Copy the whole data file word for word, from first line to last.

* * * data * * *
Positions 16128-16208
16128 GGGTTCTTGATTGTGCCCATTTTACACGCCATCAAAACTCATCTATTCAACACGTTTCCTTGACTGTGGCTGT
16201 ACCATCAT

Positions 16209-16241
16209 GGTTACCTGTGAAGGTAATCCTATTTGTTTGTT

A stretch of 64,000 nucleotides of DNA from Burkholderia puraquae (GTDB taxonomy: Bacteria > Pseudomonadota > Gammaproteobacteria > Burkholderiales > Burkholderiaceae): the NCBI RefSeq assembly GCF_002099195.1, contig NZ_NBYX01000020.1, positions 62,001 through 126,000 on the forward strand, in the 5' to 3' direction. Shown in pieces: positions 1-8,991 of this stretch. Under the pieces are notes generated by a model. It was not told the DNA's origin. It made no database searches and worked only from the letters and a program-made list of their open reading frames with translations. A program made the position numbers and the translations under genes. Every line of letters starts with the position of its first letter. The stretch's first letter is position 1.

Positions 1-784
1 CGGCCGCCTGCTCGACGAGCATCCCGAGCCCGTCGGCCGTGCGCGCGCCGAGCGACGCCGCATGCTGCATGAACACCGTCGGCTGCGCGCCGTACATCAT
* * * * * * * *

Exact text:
Positions 16128-16208
16128 GGGTTCTTGATTGTGCCCATTTTACACGCCATCAAAACTCATCTATTCAACACGTTTCCTTGACTGTGGCTGT
16201 ACCATCAT

Positions 16209-16241
16209 GGTTACCTGTGAAGGTAATCCTATTTGTTTGTT

A stretch of 64,000 nucleotides of DNA from Burkholderia puraquae (GTDB taxonomy: Bacteria > Pseudomonadota > Gammaproteobacteria > Burkholderiales > Burkholderiaceae): the NCBI RefSeq assembly GCF_002099195.1, contig NZ_NBYX01000020.1, positions 62,001 through 126,000 on the forward strand, in the 5' to 3' direction. Shown in pieces: positions 1-8,991 of this stretch. Under the pieces are notes generated by a model. It was not told the DNA's origin. It made no database searches and worked only from the letters and a program-made list of their open reading frames with translations. A program made the position numbers and the translations under genes. Every line of letters starts with the position of its first letter. The stretch's first letter is position 1.

Positions 1-784
1 CGGCCGCCTGCTCGACGAGCATCCCGAGCCCGTCGGCCGTGCGCGCGCCGAGCGACGCCGCATGCTGCATGAACACCGTCGGCTGCGCGCCGTACATCAT